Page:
Cover Image: Who By Fire

Who By Fire

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Before previewing this book as a comparison to other significant moments in Leonard Cohen’s life, I had no knowledge of this chapter in history.

To summarize author Matti Friedman’s offering:  In October 1973, the poet and singer Leonard Cohen—thirty-nine years old, famous, unhappy, and at a creative dead end—traveled from his home on the Greek island of Hydra to the chaos and bloodshed of the Sinai desert when Egypt attacked Israel on the Jewish high holiday of Yom Kippur.  Moving around the front with a guitar and a group of local musicians, Cohen met hundreds of young soldiers, men and women at the worst moment of their lives. Those who survived never forgot the experience. And in significant ways the war transformed Cohen and the direction of his career.

The writing is well researched and often touching. The volume may be esoteric for those less familiar with the historical setting. However, Friedman’s conclusion captures some of the feeling that his story unfolds: “The fact that Israelis have always considered Cohen to be a kind of Israeli is not only because he’s Jewish. There are plenty of Jewish artists, and almost none with that status. It is, at least in part, because of the memory that at one of this country’s darkest moments, he came. He didn’t have to, and few others did. The story of Cohen in Sinai is one that people here know, even if the details have never really been clear.”
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Who By Fire by Matti Friedman is more than simply a book about Leonard Cohen, it is a book about life, death, and change told through a less known but very impactful period in Cohen's life.

While his tour during the Yom Kippur War isn't widely known it is not quite unknown, especially in Israel. Yet even for longtime fans of his (my interest in his words and music dates back to the late 60s) little detail and almost none of the impact of that tour on Cohen is known. Until now.

Even though this book is certainly about Cohen it is just as much about those who saw him on that tour and about how it affected their lives. Cohen mentions that he was the one helped and changed by his tour just as much as he helped those who saw him. The material Friedman gets access to shows a side of Cohen that is not quite what we have come to know, yet also very much the man we came to know. That doesn't seem to make sense, and some may disagree, but in reading what he wrote during and shortly after that time one sees more of an amplified version of what he is remembered as rather than a different version.

I'm not sure I can express what I want to say very well, so I will just leave the previous paragraph as is and suggest that, if you are a fan of Cohen or just admire his work, you should read this book and discover for yourself how his experience altered the course of his life. I think you may be surprised at just how much reading this may affect you.

This version of the Yom Kippur War is told from Israel's perspective but the overall message(s) go beyond any particular war or conflict. So don't let any political or religious biases, in any direction, keep you from reading this. The take aways for me have to do with my relationship with humanity and not with a particular nation-state or religious belief system.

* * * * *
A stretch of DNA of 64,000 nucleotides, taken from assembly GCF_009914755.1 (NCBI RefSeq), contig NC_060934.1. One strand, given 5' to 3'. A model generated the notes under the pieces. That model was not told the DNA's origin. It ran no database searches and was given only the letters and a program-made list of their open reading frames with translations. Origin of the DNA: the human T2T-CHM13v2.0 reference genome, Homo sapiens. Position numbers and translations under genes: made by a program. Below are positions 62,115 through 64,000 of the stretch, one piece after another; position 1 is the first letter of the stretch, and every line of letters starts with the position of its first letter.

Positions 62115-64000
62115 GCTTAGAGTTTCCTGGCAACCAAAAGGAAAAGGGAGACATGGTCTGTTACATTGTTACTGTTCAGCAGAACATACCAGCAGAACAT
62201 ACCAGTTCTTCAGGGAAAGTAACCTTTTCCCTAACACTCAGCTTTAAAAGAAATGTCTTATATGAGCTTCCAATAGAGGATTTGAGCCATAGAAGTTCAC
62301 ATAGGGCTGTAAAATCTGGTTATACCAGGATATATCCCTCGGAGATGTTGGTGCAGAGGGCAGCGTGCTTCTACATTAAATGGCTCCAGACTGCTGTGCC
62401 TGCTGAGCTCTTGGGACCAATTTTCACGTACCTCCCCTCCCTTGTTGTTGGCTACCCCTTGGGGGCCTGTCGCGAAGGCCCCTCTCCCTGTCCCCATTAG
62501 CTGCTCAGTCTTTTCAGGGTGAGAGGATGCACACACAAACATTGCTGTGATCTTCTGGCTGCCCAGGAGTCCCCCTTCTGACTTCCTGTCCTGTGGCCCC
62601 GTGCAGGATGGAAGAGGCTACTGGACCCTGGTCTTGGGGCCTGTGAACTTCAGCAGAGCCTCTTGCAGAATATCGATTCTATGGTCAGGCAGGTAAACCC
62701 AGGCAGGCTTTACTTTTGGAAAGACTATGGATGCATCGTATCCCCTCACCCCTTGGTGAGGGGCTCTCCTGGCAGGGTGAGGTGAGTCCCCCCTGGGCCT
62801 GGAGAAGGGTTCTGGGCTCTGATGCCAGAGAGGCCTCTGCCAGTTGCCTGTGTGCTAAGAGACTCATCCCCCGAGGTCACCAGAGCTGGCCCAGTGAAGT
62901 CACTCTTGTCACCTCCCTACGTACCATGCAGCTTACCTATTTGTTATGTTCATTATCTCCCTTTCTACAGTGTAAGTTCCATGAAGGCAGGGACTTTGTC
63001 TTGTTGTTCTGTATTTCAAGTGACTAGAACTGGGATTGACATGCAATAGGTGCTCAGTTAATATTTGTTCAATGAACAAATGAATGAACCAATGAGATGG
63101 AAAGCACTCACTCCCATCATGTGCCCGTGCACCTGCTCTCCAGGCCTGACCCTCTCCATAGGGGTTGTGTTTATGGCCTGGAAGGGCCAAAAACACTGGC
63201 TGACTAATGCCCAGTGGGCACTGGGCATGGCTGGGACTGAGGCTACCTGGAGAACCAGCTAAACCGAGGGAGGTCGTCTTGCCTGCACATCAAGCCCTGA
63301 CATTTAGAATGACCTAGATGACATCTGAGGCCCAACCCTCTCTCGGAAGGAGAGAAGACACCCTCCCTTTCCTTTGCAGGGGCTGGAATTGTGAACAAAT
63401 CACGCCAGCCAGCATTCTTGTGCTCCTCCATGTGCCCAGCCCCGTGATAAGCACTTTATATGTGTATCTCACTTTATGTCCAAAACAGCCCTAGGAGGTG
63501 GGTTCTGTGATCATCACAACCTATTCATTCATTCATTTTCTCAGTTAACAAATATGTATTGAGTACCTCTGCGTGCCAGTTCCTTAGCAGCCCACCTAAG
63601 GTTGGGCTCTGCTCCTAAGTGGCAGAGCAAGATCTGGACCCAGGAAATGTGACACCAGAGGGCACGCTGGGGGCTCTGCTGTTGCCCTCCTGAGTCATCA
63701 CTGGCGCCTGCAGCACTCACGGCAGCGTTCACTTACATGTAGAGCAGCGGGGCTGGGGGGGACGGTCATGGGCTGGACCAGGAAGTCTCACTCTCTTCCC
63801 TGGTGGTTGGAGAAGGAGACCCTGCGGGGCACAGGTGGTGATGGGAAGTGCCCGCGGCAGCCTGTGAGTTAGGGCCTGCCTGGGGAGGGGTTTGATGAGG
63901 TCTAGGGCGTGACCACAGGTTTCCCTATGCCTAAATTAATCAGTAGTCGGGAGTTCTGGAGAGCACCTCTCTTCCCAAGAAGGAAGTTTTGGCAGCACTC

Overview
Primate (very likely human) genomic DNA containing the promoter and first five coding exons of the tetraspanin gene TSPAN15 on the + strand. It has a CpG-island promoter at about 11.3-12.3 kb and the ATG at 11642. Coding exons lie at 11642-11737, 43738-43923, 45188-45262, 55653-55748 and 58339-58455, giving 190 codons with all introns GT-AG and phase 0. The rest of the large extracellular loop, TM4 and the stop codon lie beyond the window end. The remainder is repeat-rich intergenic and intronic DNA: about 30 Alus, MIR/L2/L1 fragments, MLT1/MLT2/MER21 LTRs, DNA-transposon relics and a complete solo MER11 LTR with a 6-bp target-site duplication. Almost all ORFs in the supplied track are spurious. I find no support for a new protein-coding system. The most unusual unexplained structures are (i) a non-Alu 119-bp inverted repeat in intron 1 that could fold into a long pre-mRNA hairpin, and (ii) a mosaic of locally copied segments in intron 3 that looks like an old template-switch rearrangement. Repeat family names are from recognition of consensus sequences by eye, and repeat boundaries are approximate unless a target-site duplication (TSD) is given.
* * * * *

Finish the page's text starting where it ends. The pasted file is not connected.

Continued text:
Reviewed from a copy made available by the publisher via NetGalley.
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A fascinating account of a musician entertaining troops. Nope, not the Bob Hope show or anything like that. It's Leonard Cohen in Israel during the Yom Kippur war. I'm guessing that most people know nothing about this effort of his and it is eye opening on many levels. If you have any interest in Israel, you'll want to read this book. It's well written and well-researched. An eye-opener!
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Matti Friedman is a treasure. Yet again he has provided an insightful and powerful path into understanding an important cultural figure in a complicated historical reality. Still reading it, but it’s great.
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As a recent convert to the music and wisdom of Leonard Cohen, I have been actively searching out books about his life and career, especially if they offer an interesting and original angle. 
Journalist Matti Friedman’s excellent and timely work “Who By Fire - Leonard Cohen in the Sinai” is one such book. It tells the true and astonishing story of an extraordinary chapter in the career of singer and songwriter Leonard Cohen that not only changed his life but also left an indelible impact on the state of Israel itself. To quote Friedman - “Sometimes an artist and an event interact to generate a spark far bigger than both”. 
In 1973, Cohen travelled to Israel during the conflict known as the Yom Kippur War to give impromptu concerts to Israeli troops at the front lines in the Sinai desert. Friedman makes use of an unpublished document which Cohen himself wrote about his experiences during this time, as well as interviews with people who were there and actually attended the “concerts”. 
Friedman paints a vivid account of the effect of Cohen’s songs on the young soldiers. Cohen himself was also reinvigorated by his journey, going on to write some of his best-known songs, including “Hallelujah”, after having contemplated retirement some months before. But Cohen’s visit also affected the nation’s music and “spiritual life,” leading the country to abandon “the militant secularism of the founders for an openness to the old wisdom.” This may sound incredible but Cohen was an incredible artist, and Friedman’s erudite prose brings the story to life with stunning credibility. 
Friedman’s scholarly work is a glorious testament to a great artist and to the enduring power of song to change the world.
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